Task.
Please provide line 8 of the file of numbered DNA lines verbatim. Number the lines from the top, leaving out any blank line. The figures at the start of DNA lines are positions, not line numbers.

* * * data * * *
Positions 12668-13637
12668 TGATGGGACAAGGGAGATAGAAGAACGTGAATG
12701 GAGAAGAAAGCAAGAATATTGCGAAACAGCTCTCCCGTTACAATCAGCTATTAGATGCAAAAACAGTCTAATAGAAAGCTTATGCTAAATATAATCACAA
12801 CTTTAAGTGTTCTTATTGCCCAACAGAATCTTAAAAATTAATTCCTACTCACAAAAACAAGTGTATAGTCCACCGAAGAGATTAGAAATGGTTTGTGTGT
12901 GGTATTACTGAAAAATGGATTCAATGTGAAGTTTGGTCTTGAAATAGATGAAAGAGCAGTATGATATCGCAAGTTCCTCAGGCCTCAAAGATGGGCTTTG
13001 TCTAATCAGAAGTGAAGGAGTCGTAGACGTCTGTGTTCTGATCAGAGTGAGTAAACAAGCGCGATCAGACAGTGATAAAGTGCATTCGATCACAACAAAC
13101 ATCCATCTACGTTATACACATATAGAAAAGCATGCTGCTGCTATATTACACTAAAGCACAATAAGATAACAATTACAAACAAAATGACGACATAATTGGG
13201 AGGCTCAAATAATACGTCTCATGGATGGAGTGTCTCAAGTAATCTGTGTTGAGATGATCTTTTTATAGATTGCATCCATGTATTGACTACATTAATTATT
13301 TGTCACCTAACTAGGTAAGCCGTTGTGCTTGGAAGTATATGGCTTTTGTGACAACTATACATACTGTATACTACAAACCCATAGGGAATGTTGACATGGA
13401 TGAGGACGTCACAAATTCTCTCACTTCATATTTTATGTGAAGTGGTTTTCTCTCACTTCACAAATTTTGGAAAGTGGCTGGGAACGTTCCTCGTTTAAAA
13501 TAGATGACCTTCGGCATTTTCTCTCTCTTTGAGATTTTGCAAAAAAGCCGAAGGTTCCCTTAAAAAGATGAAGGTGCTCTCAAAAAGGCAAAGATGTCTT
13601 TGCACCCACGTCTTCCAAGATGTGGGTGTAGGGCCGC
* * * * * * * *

13201 AGGCTCAAATAATACGTCTCATGGATGGAGTGTCTCAAGTAATCTGTGTTGAGATGATCTTTTTATAGATTGCATCCATGTATTGACTACATTAATTATT